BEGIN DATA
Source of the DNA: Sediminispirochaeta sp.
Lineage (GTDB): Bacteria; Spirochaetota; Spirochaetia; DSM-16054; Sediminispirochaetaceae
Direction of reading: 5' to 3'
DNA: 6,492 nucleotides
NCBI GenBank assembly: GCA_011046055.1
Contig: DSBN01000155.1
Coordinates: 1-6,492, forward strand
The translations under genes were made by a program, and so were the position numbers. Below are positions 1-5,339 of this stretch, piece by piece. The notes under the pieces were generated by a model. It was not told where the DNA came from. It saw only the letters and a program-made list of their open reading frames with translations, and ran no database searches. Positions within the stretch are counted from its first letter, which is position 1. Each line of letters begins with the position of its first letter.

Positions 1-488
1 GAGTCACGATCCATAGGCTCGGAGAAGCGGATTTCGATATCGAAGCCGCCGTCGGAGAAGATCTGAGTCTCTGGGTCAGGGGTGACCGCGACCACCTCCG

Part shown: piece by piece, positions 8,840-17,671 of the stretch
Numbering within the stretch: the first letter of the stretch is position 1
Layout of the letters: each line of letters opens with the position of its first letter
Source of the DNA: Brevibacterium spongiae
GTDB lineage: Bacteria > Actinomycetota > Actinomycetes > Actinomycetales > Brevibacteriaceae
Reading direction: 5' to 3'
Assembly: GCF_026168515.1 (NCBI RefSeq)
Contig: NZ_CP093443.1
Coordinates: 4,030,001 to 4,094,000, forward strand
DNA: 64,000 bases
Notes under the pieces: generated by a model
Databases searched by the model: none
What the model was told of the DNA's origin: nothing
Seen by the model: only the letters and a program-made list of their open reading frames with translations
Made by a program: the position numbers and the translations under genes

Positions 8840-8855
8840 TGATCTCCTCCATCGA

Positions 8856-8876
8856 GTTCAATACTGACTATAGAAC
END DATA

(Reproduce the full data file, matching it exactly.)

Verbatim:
Source of the DNA: Sediminispirochaeta sp.
Lineage (GTDB): Bacteria; Spirochaetota; Spirochaetia; DSM-16054; Sediminispirochaetaceae
Direction of reading: 5' to 3'
DNA: 6,492 nucleotides
NCBI GenBank assembly: GCA_011046055.1
Contig: DSBN01000155.1
Coordinates: 1-6,492, forward strand
The translations under genes were made by a program, and so were the position numbers. Below are positions 1-5,339 of this stretch, piece by piece. The notes under the pieces were generated by a model. It was not told where the DNA came from. It saw only the letters and a program-made list of their open reading frames with translations, and ran no database searches. Positions within the stretch are counted from its first letter, which is position 1. Each line of letters begins with the position of its first letter.

Positions 1-488
1 GAGTCACGATCCATAGGCTCGGAGAAGCGGATTTCGATATCGAAGCCGCCGTCGGAGAAGATCTGAGTCTCTGGGTCAGGGGTGACCGCGACCACCTCCG

Part shown: piece by piece, positions 8,840-17,671 of the stretch
Numbering within the stretch: the first letter of the stretch is position 1
Layout of the letters: each line of letters opens with the position of its first letter
Source of the DNA: Brevibacterium spongiae
GTDB lineage: Bacteria > Actinomycetota > Actinomycetes > Actinomycetales > Brevibacteriaceae
Reading direction: 5' to 3'
Assembly: GCF_026168515.1 (NCBI RefSeq)
Contig: NZ_CP093443.1
Coordinates: 4,030,001 to 4,094,000, forward strand
DNA: 64,000 bases
Notes under the pieces: generated by a model
Databases searched by the model: none
What the model was told of the DNA's origin: nothing
Seen by the model: only the letters and a program-made list of their open reading frames with translations
Made by a program: the position numbers and the translations under genes

Positions 8840-8855
8840 TGATCTCCTCCATCGA

Positions 8856-8876
8856 GTTCAATACTGACTATAGAAC